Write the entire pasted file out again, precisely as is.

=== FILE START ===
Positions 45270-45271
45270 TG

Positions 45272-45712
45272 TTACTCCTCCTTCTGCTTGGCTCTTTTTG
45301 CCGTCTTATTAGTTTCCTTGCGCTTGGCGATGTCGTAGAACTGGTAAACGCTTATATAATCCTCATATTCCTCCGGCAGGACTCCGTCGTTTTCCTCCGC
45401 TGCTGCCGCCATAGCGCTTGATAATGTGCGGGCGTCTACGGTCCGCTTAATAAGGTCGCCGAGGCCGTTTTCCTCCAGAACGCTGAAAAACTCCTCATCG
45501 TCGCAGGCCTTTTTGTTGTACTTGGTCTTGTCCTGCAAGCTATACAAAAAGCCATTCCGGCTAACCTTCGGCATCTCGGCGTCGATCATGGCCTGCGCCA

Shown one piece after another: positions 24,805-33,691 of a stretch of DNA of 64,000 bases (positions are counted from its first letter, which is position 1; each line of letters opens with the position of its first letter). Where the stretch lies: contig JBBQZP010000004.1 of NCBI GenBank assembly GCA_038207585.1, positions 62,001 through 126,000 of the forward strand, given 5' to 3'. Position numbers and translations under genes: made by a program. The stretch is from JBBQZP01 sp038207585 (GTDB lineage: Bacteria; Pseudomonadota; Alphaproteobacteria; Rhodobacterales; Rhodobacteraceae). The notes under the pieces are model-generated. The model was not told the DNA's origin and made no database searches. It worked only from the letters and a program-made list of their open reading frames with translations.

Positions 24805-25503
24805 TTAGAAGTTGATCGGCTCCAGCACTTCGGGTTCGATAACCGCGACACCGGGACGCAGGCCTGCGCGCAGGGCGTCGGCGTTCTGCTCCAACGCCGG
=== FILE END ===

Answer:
Positions 45270-45271
45270 TG

Positions 45272-45712
45272 TTACTCCTCCTTCTGCTTGGCTCTTTTTG
45301 CCGTCTTATTAGTTTCCTTGCGCTTGGCGATGTCGTAGAACTGGTAAACGCTTATATAATCCTCATATTCCTCCGGCAGGACTCCGTCGTTTTCCTCCGC
45401 TGCTGCCGCCATAGCGCTTGATAATGTGCGGGCGTCTACGGTCCGCTTAATAAGGTCGCCGAGGCCGTTTTCCTCCAGAACGCTGAAAAACTCCTCATCG
45501 TCGCAGGCCTTTTTGTTGTACTTGGTCTTGTCCTGCAAGCTATACAAAAAGCCATTCCGGCTAACCTTCGGCATCTCGGCGTCGATCATGGCCTGCGCCA

Shown one piece after another: positions 24,805-33,691 of a stretch of DNA of 64,000 bases (positions are counted from its first letter, which is position 1; each line of letters opens with the position of its first letter). Where the stretch lies: contig JBBQZP010000004.1 of NCBI GenBank assembly GCA_038207585.1, positions 62,001 through 126,000 of the forward strand, given 5' to 3'. Position numbers and translations under genes: made by a program. The stretch is from JBBQZP01 sp038207585 (GTDB lineage: Bacteria; Pseudomonadota; Alphaproteobacteria; Rhodobacterales; Rhodobacteraceae). The notes under the pieces are model-generated. The model was not told the DNA's origin and made no database searches. It worked only from the letters and a program-made list of their open reading frames with translations.

Positions 24805-25503
24805 TTAGAAGTTGATCGGCTCCAGCACTTCGGGTTCGATAACCGCGACACCGGGACGCAGGCCTGCGCGCAGGGCGTCGGCGTTCTGCTCCAACGCCGG